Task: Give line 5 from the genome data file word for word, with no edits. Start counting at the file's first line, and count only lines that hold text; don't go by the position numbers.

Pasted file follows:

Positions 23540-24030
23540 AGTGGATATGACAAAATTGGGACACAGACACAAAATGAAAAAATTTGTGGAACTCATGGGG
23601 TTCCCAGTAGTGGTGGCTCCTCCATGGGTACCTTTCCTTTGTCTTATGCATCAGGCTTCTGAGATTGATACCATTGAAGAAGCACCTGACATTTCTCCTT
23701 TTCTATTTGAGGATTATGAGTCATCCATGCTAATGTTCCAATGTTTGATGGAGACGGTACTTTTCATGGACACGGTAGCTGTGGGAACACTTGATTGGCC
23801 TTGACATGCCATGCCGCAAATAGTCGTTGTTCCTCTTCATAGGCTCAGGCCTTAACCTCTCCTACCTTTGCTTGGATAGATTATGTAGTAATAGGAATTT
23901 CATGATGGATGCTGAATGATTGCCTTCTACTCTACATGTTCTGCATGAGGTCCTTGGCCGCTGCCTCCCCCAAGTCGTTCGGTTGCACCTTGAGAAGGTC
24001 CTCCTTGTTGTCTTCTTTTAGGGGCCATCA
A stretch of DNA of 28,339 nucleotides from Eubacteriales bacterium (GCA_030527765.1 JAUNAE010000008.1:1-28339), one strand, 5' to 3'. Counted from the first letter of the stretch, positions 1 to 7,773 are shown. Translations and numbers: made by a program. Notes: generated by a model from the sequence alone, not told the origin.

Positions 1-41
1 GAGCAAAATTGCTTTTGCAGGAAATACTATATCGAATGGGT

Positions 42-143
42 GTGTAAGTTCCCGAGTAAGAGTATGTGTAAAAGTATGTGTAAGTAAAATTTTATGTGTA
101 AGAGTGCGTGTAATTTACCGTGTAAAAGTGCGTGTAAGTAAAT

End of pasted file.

23801 TTGACATGCCATGCCGCAAATAGTCGTTGTTCCTCTTCATAGGCTCAGGCCTTAACCTCTCCTACCTTTGCTTGGATAGATTATGTAGTAATAGGAATTT